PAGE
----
by Laurie Jakobsen
The spotlight on gender and ethnic diversity has never been harsher, as people are demanding real change. Last Friday, in response to the backlash regarding the all-white nominee slate for the 2016 Academy Awards, the Academy of Motion Picture Arts & Sciences announced changes to its board and voting structure to double the number of women and minorities in the organization. Mind you, that will still be a pretty small number, as a 2012 study by the Los Angeles Times found the organization was almost 94% Caucasian and 77% male, with both Blacks and Latinos at about 2% each.
Earlier in the day, I was greeted with the new issue of Bloomberg Businessweek on my doorstep, with the cover story “Coders Like Us,” looking at the efforts of the historically black college Howard University to get its students into Silicon Valley jobs, where only 1% of the technical employees at companies like Google and Facebook are African American. In two years, only three graduates have been hired: two at Google and one at Pandora. Professor Charles Pratt notes that, on the one hand, it may take Howard years to gets its program to be a top “feeder school” for tech. However, he also feels that there may be an “unconscious racial bias” because the students don’t “fit the profile of what they think of engineers. Even though people think of Silicon Valley as a big meritocracy, I don’t think that’s how it works.”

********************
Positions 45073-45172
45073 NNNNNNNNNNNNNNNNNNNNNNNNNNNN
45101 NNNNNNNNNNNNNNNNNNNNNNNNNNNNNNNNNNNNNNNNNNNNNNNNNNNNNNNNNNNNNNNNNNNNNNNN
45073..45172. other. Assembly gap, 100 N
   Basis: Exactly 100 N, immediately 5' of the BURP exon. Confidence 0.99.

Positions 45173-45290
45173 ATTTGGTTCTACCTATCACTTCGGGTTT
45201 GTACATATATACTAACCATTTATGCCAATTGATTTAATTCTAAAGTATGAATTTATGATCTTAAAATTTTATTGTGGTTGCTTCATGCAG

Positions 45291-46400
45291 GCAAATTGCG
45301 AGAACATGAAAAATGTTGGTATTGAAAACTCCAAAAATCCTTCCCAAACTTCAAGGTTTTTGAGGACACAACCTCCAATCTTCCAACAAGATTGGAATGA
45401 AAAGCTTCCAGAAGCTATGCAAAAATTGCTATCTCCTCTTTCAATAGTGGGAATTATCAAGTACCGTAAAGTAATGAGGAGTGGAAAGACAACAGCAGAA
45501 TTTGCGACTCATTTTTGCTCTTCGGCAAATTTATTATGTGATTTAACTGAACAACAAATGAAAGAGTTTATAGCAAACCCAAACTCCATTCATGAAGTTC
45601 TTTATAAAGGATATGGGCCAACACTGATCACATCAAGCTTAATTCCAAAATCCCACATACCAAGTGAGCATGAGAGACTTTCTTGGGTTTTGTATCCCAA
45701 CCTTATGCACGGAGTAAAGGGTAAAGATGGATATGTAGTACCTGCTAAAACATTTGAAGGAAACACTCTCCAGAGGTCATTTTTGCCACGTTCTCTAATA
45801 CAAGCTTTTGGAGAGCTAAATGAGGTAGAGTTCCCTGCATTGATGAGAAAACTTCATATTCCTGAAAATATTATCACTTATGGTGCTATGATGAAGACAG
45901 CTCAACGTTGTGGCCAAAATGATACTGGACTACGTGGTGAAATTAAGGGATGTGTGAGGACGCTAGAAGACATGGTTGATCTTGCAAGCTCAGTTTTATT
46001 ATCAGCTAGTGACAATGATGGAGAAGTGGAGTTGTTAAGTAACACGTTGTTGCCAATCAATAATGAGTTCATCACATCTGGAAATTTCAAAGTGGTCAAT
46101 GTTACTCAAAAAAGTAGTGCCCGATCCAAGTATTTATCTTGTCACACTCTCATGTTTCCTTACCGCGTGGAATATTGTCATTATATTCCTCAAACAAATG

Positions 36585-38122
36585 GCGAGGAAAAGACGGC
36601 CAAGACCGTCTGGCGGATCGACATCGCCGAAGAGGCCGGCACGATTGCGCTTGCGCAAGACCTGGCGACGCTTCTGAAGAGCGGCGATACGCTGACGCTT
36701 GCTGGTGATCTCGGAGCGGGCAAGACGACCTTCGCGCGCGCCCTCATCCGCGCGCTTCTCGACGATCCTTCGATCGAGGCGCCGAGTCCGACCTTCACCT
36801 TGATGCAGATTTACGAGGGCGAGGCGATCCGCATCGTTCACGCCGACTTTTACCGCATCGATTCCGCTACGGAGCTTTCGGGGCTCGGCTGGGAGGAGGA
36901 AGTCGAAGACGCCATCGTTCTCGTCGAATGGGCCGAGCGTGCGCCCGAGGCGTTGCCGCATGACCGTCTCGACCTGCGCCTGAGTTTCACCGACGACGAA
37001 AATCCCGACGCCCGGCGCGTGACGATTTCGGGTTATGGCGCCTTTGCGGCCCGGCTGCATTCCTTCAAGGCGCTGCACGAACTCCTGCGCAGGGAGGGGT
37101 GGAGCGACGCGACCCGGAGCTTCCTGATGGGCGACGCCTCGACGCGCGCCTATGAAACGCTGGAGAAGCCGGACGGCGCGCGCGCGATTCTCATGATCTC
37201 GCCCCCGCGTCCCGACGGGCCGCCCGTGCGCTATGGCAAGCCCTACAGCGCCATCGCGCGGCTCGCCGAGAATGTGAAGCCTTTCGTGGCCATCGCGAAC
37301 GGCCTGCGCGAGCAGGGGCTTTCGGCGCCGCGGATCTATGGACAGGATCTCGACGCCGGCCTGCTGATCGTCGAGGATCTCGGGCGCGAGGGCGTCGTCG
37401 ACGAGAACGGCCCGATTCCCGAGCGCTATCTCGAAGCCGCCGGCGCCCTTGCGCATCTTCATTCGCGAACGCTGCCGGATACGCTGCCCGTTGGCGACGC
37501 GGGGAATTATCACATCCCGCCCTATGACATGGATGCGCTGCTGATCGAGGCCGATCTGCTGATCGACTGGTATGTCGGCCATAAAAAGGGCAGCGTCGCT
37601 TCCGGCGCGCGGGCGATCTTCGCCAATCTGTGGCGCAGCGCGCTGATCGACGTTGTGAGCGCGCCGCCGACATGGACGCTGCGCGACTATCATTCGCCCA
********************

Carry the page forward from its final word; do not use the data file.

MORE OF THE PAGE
Then there was the Sunday New York Times, the story with the headline in the print edition, “Why Aren’t Women Doing Better on Wall Street?,” an appalling first-person account of the institutionalized harassment of women on the trading floor and the corporate systems that prevent a public view into just how bad it is for women at these firms. Writer Maureen Sherry wants to see a change in the mandatory arbitration policies that prevent these stories from getting an airing in court. She feels this “would be a more effective cure for discrimination than their [the banks] current habit of writing checks too meager to hurt them and too useless to root out the problem.”
You might say that the Silicon Valley and Banking issues are much more important than who takes home a gold statue for a movie. However, the difference for the movie industry is that the input (the qualification of the candidates) as well as the result (the awards nominations) are completely transparent to the public in a way that corporate hiring is not. We can watch the movies ourselves, we can read the reviews, and we can see that the nominations don’t reflect the movies that came out this year. However, outside of a handful of news articles, we don’t “see” the lack of diversity in Silicon Alley or the mistreatment of women on Wall Street. We can’t judge for ourselves because the information isn’t readily available or, in some cases, being hidden. And that’s the problem.
The American public is getting to see the Academy’s process to transform itself, and we will see in the coming years if their approach does result in a more diverse organization and nominee pool. At its best, art performs as a mirror for society, and it can inspire change. When I asked my 9-year-old daughter what she thought of the new Star Wars movie, she said, “I liked how there were women in every scene. Even the head of the Stormtroopers was a woman!” We’re looking to see ourselves in these epic characters, even as we go along on a journey through an imaginary world. With more diversity applauded on the big screen, perhaps people will be able to see bigger roles for everyone in the real world as well.